I have not the cost myself, and it cannot be obtained until it can be averaged over the assembly line. There are other aircraft coming out from week to week and after we are able to average the total cost over, say, twenty aircraft we shall be able to give the house the average cost. The expenditures made to date are not all on one aircraft; they are on a number of them. I believe there are ten or twelve aircraft on the floor at the present time, and the components of a great number of others are included in the over-all cost. The answer can be given in due course, but not in the next few weeks.

Topic:   QUESTIONS
Subtopic:   *T.C.A. AIR TRANSPORT "NORTH STAR"
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PARIS PEACE CONFERENCE-BIG POWERS AND SMALL NATIONS

IND

Mr. POULIOT:

Independent Liberal

1. Who made a distinction between big powers and small nations, and when and for what particular consideration was such distinction made?

2. 'What are, (a) the big powers; (b) the small nations?

Questions

3. Who leads the small nations at the Paris Peace conference, and in virtue of what authority?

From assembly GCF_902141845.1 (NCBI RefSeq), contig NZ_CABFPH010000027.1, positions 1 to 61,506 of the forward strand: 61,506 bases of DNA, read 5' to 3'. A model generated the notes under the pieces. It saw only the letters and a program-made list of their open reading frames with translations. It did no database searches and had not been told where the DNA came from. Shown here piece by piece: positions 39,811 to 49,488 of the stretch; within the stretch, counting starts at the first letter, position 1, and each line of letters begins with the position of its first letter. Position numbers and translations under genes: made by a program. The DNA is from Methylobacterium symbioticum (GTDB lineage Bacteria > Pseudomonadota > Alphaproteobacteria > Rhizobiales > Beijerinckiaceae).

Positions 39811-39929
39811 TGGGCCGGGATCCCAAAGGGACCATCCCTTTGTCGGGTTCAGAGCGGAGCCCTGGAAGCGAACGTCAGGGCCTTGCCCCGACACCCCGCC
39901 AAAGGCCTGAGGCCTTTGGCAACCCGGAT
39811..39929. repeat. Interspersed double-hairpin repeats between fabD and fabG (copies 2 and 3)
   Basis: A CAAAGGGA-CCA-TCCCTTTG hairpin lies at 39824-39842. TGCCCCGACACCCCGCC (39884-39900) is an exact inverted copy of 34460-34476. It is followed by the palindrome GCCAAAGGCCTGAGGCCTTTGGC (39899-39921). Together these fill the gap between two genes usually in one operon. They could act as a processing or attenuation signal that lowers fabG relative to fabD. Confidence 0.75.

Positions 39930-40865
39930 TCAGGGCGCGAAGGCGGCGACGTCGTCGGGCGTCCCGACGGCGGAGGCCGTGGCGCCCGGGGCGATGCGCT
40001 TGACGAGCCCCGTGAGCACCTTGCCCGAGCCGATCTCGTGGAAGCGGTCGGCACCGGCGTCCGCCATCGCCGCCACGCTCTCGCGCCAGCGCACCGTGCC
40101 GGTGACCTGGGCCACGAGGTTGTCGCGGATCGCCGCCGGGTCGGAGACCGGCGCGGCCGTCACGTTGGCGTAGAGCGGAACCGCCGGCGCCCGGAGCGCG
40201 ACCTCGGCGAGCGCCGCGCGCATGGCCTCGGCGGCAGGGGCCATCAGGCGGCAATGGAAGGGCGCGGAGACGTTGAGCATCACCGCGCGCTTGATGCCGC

4. What is the present international status of Canada? Is she, (a) a big power; (b) a middle power, or (c) a small nation, and why?

5. Was Canada's status changed from that of small nation into that of middle power? If so, when and why?

6. What is the difference between, (a) a big power and a middle power, and (b) between a middle power and a small nation?

Mr. ST. LAURENT: The expressions "big power", "middle power" and "small nation" are not designations recognized in international law. Article 2, paragraph 1, of the charter of the united nations sets forth that "the organization is based on the principle of the sovereign equality of all its members". Article 23, paragraph 1, of the charter states that "the republic of China, France, the Union of Soviet Socialist Republics, the United Kingdom of Great Britain and Northern Ireland and the United States of America shall be permanent members of the security council". In article 27, paragraph 3, it is provided that decisions of the security council in other than procedural matters "shall be made by an affirmative vote of seven members, including the concurring votes of the permanent members". Apart from the naming of certain states as permanent members of the security council-a distinction also made in the covenant of the league of nations-and the requirement that for certain purposes under the charter the concurring votes of the named states are necessary, there is no legal distinction between the position of all the members of the united nations.

Topic:   QUESTIONS
Subtopic:   PARIS PEACE CONFERENCE-BIG POWERS AND SMALL NATIONS
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QUESTIONS PASSED AS ORDERS FOR RETURNS

STRIKES AND LOCKOUTS

August 1, 1946